I had always heard that it took 21 days to break a bad habit. As a member of Weight Watchers, which is ALL about breaking bad eating habits (and it works for me as I am down 30 pounds and declining!), they always refer to the 21 days. However, I did not know of the 21-day origin.

Dr. Maxwell Maltz, a 1950s plastic surgeon, found that it would take his patients about 21 days to get used to seeing their new face, or post-amputation, they would still sense a phantom limb. The 21-day time frame dates back to nearly 70 years. Dr. Maltz wrote about his adjustment period to changes and new behaviors to form a new habit….”.it requires a minimum of about 21 days for an old mental image to dissolve and a new one to jell.”

More research indicates that it takes a longer time to form a new habit than 21 days. A 2009 study published in the European Journal of Social Psychology by Phillipa Lally, a health psychology researcher at University College London, indicated it took 66 days on average (in a range of 18 days to 254 days) to form a new habit.

Whether 21 days or 66 days, it takes significant time, effort, and determination to create a new habit

What About A Savings Challenges?

I have been skeptical about savings challenges. Like diets, they work for many and can be fun, especially if you do so with others. The question is whether the challenge can result in having long-term effects. I think any challenge that can motivate someone towards a good habit with lasting results has my endorsement. There are so many good savings challenges to consider. I tend to favor the 52-week challenge, which may help you build some money along with good habits. On the other hand, the no-spend month reminds me of a fasting diet and seems too difficult to attempt for most people with families or busy lives.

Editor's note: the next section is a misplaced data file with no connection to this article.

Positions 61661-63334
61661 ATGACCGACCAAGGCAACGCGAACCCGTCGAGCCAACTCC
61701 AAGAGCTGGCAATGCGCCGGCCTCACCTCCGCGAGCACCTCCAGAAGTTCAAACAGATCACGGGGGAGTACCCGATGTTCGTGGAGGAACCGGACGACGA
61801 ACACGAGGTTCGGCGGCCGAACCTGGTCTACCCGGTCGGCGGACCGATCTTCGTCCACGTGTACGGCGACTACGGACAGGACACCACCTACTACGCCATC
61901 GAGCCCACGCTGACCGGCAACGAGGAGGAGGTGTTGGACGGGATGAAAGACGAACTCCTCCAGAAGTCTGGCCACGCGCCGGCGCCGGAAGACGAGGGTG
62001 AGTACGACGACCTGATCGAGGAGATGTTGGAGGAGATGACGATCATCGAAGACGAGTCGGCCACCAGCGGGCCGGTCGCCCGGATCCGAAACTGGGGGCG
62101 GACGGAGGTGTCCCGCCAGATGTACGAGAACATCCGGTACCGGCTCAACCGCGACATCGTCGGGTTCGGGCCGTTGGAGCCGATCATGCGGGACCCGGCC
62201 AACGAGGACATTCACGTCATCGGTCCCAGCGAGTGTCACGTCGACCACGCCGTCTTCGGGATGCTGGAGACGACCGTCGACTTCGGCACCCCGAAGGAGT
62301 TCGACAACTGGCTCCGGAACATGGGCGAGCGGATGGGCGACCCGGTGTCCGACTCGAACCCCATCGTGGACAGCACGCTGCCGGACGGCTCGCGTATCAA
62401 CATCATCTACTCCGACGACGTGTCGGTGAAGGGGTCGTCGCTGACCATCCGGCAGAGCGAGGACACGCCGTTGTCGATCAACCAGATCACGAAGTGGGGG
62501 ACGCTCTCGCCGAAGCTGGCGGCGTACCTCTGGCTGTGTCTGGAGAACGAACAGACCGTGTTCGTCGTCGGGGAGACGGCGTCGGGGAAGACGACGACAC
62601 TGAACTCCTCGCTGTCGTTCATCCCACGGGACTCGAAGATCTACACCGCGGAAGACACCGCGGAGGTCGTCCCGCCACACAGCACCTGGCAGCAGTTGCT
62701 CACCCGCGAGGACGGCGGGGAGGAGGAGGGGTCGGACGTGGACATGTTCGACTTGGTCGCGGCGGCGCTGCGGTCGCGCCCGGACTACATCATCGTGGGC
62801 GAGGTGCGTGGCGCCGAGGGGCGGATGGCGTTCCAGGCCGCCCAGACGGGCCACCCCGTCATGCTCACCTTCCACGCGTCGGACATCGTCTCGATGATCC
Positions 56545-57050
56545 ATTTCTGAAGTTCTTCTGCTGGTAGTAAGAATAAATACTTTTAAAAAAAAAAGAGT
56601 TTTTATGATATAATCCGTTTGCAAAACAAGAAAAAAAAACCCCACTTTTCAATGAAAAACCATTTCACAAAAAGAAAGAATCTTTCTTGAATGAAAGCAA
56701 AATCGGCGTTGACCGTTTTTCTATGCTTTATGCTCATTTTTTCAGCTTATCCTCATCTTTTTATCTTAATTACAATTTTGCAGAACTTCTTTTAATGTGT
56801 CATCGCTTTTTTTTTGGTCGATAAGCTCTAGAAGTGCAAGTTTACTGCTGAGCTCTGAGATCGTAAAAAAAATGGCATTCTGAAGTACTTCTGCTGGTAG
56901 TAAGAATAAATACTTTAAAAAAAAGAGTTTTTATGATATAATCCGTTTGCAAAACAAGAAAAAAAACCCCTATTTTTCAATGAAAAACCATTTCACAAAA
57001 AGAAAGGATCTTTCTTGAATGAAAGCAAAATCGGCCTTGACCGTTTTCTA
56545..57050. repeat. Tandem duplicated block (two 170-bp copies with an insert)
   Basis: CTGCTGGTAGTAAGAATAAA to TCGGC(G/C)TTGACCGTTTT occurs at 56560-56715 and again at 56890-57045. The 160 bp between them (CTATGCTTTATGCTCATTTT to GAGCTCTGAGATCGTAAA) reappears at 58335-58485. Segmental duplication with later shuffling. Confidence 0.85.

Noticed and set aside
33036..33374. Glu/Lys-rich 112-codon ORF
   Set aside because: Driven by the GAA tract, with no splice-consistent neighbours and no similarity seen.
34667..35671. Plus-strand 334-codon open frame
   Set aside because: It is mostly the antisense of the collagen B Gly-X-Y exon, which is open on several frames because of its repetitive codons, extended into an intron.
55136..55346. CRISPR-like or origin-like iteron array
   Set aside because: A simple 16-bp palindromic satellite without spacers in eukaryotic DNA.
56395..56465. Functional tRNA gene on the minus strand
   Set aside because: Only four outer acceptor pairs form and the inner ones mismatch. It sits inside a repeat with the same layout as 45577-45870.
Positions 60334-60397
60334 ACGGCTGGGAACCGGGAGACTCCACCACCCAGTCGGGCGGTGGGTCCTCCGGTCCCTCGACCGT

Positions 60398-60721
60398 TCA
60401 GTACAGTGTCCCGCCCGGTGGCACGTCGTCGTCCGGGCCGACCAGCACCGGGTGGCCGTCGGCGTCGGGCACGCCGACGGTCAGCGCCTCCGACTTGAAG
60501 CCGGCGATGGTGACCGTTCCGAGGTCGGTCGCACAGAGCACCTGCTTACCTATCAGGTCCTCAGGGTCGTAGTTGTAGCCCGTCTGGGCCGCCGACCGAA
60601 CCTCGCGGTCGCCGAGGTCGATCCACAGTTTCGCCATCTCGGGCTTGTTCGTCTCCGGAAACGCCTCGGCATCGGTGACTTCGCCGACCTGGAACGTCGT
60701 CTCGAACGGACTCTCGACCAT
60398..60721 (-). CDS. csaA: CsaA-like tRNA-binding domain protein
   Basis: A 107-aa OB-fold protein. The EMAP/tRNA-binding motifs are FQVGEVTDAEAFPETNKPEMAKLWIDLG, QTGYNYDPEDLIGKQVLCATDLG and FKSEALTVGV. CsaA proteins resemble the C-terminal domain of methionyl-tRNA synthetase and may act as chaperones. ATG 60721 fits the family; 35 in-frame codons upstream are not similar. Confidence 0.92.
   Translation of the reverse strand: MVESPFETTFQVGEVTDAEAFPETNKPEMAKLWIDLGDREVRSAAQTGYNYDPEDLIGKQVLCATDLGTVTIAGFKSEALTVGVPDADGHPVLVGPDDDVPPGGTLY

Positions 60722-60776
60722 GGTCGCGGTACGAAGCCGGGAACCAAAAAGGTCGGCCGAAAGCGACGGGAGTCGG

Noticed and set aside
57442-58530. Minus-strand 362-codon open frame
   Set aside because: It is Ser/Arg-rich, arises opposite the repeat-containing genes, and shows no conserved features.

I often have turned to using cash only and leaving my credit cards behind. Paying for meals at restaurants or window shopping without cards has rewarded me by limiting my consumption to cash. I am not a big shopper or enjoy going into stores unless I am going purposefully for a specific outfit or electronics. My daughter, Alex, is often upset with me, encouraging me to buy something for myself. She wonders why I don’t love shopping as much as she does. Now that she is working two jobs that she loves this summer, she has become quite a hoarder herself and has asked me about my stock picks. (Okay, I am proud of her!).

9. Don’t Obsess About Money